A new national study finds that when a particular group is cast as having unhealthy lifestyle choices or inferior intelligence, the message may backfire and push people away from receiving necessary care.
University of Southern California (USC) researchers found people who encountered the threat of being judged by negative stereotypes related to weight, age, race, gender, or social class in health care settings often report adverse effects.
The researchers found those people were more likely to have hypertension, to be depressed, and to rate their own health more poorly. They were also more distrustful of their doctors, felt dissatisfied with their care, and were less likely to use highly accessible preventive care, including the flu vaccine.
Health care stereotype threats happen when common stereotypes about unhealthy lifestyle choices or inferior intelligence are perpetuated — often unintentionally — by health care professionals or even by public health campaigns.
Although health messages are intended to raise awareness of health issues or trends that may affect specific communities, one implication of this study is that these messages lead to unintended consequences, said lead author Cleopatra Abdou, an assistant professor at the USC Davis School of Gerontology and Department of Psychology.
“An inadvertent byproduct of public health campaigns is that they often communicate and reinforce negative stereotypes about certain groups of people,” Abdou said.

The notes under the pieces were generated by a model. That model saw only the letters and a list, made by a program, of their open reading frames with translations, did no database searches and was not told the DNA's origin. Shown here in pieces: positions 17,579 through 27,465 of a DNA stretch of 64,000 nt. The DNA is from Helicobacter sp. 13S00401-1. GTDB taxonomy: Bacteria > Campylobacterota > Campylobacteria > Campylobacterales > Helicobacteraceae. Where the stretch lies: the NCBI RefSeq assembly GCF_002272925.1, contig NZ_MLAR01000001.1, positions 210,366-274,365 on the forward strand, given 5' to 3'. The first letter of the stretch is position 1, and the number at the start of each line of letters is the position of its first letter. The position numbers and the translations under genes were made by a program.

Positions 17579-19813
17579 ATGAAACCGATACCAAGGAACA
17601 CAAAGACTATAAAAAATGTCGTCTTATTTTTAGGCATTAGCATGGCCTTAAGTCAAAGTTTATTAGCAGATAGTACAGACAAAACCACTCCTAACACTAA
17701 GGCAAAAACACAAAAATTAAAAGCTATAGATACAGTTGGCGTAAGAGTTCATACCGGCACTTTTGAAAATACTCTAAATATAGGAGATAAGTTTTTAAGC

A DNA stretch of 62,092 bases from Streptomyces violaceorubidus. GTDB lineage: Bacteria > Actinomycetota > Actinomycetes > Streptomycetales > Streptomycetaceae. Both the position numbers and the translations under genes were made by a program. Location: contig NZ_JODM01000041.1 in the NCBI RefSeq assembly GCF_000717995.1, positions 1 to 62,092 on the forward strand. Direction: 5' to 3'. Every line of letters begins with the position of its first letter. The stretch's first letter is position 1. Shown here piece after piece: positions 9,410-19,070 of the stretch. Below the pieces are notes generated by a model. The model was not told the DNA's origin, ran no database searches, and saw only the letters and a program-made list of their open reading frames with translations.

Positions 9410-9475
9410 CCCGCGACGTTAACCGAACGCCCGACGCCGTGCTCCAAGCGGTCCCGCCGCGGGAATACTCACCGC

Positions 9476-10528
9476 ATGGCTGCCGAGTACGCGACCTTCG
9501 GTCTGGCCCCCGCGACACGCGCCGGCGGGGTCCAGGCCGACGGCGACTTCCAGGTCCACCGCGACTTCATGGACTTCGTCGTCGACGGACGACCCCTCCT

“As a result, they may inadvertently increase experiences of what we call ‘healthcare stereotype threat,’ which can affect health care efficacy and even prompt some patients to avoid care altogether.”
As an example, Abdou cited campaigns about reproductive health in African American women and other women of color, sexual health in the LGBTQ community, depression among women, and memory problems in older adults. Such messages can reinforce and magnify the negative lens through which these groups of people are commonly viewed in society, she said.
“It’s not that there aren’t real health concerns in specific communities that we need to do more — much more — to address, but how we communicate about these concerns is key,” Abdou said.
In the investigation, Abdou and her team surveyed an estimated 1,500 people as part of the U.S. Health and Retirement Study. More than 17 percent of the respondents said they felt vulnerable to prejudice with regard to racial or ethnic identity, gender, socio-economic status, weight, or age in health care settings.
People who felt threatened based on several identities were worse off, from a health perspective, than people who felt threatened based on just one identity.
Abdou said the challenge now is to find ways to inform all people, including people at heightened risk, about how to live healthier, happier, and longer lives while also minimizing the experience and effects of health care stereotype threat.
“It’s time for us to implement policies that enhance medical school training in cultural competency and increase the diversity of our physicians and broader health care workforce,” Abdou said.
“Hospitals and other health care institutions with inclusive policies which welcome diversity and celebrate tolerance, both symbolically and explicitly, hold great promise for reducing health care stereotype threat and the short- and long-term health disparities that we are now learning result from it.”